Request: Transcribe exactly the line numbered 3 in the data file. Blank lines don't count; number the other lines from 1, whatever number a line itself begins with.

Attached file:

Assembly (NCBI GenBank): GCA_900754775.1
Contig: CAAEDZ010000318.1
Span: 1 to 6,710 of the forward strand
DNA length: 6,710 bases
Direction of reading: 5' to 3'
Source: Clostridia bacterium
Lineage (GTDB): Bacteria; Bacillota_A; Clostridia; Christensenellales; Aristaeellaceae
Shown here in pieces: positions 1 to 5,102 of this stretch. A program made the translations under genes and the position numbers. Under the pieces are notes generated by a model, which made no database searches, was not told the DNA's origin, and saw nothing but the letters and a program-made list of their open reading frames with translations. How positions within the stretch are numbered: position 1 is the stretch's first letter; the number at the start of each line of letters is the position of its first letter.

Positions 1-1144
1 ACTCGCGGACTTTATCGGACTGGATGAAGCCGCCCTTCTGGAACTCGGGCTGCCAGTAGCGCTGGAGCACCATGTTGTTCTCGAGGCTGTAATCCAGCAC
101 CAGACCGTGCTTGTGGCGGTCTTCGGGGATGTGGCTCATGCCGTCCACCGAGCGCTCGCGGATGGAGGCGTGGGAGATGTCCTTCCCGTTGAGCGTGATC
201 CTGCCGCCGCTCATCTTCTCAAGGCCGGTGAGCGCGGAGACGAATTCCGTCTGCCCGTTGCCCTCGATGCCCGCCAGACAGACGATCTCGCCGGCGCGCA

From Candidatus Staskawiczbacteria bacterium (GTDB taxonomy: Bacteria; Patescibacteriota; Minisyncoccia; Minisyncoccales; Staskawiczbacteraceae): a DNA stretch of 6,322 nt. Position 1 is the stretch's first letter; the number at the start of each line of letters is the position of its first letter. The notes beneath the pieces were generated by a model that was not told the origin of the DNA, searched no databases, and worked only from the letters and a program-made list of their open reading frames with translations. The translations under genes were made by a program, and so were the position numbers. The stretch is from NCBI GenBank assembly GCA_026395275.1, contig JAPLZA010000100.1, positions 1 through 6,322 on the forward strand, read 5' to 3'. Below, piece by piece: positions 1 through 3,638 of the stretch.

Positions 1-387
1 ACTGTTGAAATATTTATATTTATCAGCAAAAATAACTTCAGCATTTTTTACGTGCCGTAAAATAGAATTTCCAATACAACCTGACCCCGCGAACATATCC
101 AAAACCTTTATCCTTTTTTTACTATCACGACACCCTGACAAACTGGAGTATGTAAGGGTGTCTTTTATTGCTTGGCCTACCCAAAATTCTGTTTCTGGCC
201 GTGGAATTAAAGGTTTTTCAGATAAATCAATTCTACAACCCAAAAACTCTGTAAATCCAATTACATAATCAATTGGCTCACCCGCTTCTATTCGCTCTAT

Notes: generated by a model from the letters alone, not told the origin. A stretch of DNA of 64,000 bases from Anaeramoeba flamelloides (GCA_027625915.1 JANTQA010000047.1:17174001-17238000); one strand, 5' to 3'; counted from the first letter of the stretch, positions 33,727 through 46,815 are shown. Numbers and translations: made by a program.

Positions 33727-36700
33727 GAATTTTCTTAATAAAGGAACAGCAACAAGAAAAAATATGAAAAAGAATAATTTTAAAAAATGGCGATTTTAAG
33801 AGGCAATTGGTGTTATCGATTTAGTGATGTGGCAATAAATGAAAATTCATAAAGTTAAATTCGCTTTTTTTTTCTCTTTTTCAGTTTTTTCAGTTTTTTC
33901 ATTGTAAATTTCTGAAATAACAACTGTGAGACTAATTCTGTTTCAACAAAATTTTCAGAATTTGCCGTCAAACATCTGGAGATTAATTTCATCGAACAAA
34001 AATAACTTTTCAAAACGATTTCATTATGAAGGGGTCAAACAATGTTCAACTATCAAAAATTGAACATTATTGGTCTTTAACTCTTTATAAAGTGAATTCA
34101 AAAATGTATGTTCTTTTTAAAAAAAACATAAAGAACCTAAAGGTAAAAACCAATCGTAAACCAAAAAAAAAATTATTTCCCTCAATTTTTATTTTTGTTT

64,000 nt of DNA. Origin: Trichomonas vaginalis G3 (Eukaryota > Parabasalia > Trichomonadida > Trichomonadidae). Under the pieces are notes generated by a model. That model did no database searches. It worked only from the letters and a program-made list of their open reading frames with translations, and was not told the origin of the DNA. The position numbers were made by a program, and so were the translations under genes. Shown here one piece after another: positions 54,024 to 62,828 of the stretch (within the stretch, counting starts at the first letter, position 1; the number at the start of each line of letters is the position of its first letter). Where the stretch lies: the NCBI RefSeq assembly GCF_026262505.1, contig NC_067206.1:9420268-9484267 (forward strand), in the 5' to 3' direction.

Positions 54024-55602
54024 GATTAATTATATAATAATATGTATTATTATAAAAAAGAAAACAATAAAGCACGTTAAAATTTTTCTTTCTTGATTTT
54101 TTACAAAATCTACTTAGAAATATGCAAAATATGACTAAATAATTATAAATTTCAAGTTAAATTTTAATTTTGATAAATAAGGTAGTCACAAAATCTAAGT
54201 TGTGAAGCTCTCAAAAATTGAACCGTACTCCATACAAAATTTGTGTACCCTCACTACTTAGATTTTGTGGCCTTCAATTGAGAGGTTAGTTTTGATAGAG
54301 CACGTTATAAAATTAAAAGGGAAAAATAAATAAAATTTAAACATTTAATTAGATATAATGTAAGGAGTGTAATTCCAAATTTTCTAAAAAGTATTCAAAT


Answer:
Span: 1 to 6,710 of the forward strand